LESLIE: Jim in South Dakota has an issue with water getting inside exterior doors. How can we help you today?
JIM: Well, I’ve got a couple of exterior doors in the garage I added onto my house. And I’m getting water coming inside the doors. And two of them are coming through the latch-side bottom corner. I’ve tried siliconing the threshold up to where it meets the jamb. Tried running a little bead of silicone in there to seal that up but I can’t seem to find where it’s coming in at. But every time it rains and if there’s a breeze and pushing the rain against the latch side of the door, it’s running down and coming to the inside.
TOM: I’ve seen that kind of thing before, water getting inside exterior doors. It’s very frustrating. You’re talking about a standard exterior door, not an overhead door, right? You’re talking about one that has hinges?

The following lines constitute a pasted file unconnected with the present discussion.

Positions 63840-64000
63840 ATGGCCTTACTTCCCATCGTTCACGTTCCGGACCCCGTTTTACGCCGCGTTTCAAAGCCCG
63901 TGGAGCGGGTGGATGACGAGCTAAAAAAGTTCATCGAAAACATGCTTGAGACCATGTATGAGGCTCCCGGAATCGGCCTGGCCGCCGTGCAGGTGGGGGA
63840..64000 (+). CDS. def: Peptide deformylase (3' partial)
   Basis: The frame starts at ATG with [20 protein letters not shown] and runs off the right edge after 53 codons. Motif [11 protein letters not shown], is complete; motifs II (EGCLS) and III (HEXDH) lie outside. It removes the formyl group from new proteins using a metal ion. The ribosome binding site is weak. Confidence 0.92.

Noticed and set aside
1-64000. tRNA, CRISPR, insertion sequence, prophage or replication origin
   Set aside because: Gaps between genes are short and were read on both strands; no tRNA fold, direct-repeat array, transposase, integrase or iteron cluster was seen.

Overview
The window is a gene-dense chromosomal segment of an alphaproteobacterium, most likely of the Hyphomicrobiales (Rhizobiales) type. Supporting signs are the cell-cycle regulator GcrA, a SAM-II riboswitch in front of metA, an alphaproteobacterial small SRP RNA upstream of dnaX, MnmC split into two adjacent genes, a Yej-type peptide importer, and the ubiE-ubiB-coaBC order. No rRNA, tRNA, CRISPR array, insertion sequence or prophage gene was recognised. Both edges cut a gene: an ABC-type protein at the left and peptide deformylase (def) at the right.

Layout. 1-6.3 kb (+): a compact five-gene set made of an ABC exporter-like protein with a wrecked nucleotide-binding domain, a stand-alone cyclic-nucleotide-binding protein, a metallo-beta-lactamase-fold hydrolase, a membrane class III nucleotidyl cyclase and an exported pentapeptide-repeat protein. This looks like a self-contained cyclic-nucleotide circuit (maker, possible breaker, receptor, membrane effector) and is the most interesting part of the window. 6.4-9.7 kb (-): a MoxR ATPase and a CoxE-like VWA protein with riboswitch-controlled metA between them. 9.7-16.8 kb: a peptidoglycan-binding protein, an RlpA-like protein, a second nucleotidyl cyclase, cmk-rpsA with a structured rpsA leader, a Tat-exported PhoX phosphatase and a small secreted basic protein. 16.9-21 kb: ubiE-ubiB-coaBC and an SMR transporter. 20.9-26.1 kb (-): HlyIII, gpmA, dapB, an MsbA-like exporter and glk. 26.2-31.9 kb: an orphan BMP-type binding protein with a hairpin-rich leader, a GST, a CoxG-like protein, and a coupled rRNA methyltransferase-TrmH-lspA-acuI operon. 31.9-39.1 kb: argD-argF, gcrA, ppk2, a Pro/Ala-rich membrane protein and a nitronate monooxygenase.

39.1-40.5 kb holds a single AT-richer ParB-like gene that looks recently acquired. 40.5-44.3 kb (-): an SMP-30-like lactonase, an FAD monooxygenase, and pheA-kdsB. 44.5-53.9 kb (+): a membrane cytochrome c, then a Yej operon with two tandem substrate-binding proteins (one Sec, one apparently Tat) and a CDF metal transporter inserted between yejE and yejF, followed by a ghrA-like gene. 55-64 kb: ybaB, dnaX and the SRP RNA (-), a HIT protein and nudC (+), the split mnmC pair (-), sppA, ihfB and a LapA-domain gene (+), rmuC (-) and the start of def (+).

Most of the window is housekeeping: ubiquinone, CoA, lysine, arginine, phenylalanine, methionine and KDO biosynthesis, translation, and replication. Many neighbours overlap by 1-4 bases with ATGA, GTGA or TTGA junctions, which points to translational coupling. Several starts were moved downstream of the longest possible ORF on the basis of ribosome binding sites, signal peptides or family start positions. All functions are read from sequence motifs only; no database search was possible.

JIM: Right. Yeah. An exterior walk-through door. Yep.
TOM: The first thing I would check is to make sure the door is perfectly hung. And by that, I mean it has an even reveal top, side, bottom. And then looking under the door, sometimes with a flashlight you can see gaps. So if you use a flashlight at the saddle, you could shine it on one side and look underneath and see if there’s any gaps there.
The type of weather-stripping you have is the kind that kind of looks like what’s on a refrigerator door?
JIM: Yeah, yeah. It’s that – the style or old style, whatever you want to call it, yeah.
TOM: That’s actually pretty durable.
Now, does this door open into the garage or does it open out to the backyard?
TOM: So, pretty much like a standard door.
Well, listen, if you don’t find anything there, I think you’re going to have to go with a storm door, because it’s definitely breaking down with the weather-stripping. That’s why you’re getting water inside exterior doors.
JIM: I’m going to have to give that a try.
TOM: Alright? Good luck.